new version, it is possible to model a variety of market scenarios such as an addition
or closure of a store and determine the impact this will have on existing stores. A
different study area was used for this example (Figure 8). There are three stores in
this study area: A, B, and C, representing the same retail chain. The study area was
determined based on customer spotting data and included polygons that make up
the primary (60% of customers) and secondary (next 25% of customers) trade area
for all three stores.

Figure 8. Study area and


store locations for
example 4. (Click for
larger image)

Three data sets are required.

Destinations (stores) and their attributes. Only two attributes (retail square
footage and warehouse square footage) were used as predictor (formerly
attractiveness) variables, but many more would be desired (Table 12).

Table 12. Destination data.


(Click for larger image)

Origins (small census units) and their attributes. Attributes such as a number
of households and average household income could be included, but for

simplicity of this example only product expenditures were considered as origin


characteristic (Table 13).

Table 13. Sample data for


origins. (Click for larger
image)

Scenario data. Scenario data indicate the patronage between a given origin
and destination and the distance between them. Distance can be calculated
as road mileage or travel time. If this information is not available, straight line
distances can easily be calculated from coordinates for the store locations and
origin centroids included in Tables 12 and 13. Table 14 illustrates sample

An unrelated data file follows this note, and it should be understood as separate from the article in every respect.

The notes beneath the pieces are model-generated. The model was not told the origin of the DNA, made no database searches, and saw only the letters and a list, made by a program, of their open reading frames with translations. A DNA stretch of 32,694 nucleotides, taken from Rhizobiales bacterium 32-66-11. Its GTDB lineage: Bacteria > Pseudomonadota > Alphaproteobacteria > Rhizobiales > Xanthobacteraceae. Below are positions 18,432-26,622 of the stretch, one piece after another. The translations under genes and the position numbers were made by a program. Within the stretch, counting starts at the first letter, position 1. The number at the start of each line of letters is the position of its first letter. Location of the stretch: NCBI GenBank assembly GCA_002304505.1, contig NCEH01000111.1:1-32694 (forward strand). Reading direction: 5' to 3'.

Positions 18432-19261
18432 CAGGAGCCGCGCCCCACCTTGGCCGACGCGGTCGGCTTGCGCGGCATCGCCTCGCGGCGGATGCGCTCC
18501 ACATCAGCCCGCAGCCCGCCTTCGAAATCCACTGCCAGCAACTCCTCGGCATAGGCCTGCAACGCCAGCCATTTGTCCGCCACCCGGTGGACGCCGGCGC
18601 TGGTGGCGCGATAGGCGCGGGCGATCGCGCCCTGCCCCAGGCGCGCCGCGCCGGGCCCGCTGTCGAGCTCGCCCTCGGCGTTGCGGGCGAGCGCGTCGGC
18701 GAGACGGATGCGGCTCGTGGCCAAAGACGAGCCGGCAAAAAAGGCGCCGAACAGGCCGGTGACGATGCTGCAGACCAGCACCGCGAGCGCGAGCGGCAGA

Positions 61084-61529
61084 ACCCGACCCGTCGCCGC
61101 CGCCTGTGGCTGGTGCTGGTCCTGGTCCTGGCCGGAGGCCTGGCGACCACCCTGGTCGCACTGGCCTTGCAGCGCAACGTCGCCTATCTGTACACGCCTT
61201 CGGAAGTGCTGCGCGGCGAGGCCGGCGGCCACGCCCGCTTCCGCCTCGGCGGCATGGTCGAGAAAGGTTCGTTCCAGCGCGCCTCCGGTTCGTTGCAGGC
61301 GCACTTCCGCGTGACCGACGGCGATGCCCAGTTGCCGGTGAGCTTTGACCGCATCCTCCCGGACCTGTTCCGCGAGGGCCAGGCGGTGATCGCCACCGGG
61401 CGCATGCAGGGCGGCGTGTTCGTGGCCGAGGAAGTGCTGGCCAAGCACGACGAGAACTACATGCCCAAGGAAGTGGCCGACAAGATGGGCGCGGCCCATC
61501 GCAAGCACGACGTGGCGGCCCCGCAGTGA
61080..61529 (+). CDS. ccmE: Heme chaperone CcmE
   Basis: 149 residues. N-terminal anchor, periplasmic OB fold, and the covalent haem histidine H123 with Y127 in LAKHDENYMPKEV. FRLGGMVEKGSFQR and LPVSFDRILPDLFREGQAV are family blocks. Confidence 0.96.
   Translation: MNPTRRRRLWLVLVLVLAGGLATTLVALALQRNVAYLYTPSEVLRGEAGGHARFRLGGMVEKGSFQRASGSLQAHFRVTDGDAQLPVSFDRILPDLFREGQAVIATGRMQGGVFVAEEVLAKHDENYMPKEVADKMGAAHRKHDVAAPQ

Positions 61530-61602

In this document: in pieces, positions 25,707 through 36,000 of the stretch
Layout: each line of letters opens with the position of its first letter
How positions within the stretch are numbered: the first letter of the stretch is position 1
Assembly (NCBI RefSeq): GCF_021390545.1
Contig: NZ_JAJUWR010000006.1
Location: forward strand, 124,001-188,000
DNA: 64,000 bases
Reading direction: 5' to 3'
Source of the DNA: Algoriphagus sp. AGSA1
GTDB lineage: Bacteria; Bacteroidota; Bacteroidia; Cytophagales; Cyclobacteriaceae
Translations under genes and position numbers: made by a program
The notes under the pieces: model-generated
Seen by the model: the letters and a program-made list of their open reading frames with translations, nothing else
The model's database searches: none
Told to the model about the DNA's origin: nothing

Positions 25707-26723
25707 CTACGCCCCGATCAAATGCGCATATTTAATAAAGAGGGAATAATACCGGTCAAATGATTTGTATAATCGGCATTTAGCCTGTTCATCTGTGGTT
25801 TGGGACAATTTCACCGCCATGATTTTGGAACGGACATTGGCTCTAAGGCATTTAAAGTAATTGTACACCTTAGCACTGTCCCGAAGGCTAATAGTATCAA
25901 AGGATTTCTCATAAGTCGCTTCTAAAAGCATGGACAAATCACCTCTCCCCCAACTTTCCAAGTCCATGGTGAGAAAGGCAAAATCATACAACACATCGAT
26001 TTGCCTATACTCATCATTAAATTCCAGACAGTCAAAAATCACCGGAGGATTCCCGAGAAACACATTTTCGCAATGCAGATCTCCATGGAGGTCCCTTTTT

scenario data. Because the table does not include the column Distance,
straight line distances will be calculated when the model is first run.

Table 14. Sample scenario


data.

The scenario data is the most important of the three data sets because it is required
for calibration of the Huff model. It includes actual patronage information from a
sample of households in each origin within the study area. Such data is usually
compiled based on a customer survey. The values of proportions in Table 14 indicate
the proportion of shopping trips that were made to a particular store from a specific
origin. Each origin is listed three times in Table 14 because there are three stores.
The sum of the proportion values for each origin should be one.
The calibration of the model was completed with the use of scenario data. Several
reports, graphs and maps are produced for evaluation of results. The statistical report
summarizes the regression results and statistics for predictor variables. Table 15
presents one of the calibration reports. The third column shows the actual
proportions entered as input data, the fourth column is populated with the expected
proportions calculated from the model, and the last column shows the differences. A
positive difference indicates that there were actually fewer shopping trips to a
particular store from a given origin than the model predicts. This means that three
origins listed in Table 15 are underperforming in terms of the patronage of store B.
Negative differences indicate that the origins are outperforming comparing to what
the model indicates. Store C represents this situation.

Table 15. Proportion report


for all stores original
calibration (a sample).
(Click for larger image)

Another calibration report shows market share and how the total sales are shared
between stores. The Huff model calculates market shares by applying probabilities to
the expenditure data for all origins. The highest market share belongs to store B,
followed by store C.

Table 16. Market


share/expenditure report
after original calibration.

(Click for larger image)

These and other results, also for individual stores, can be analyzed using maps and
graphs resulting from calibration.
Once the model calibration is complete, it is possible to simulate various market
scenarios. Table 17 demonstrates the changes in proportions when a new store is
added to the market. The retail and warehouse square footage of the new store are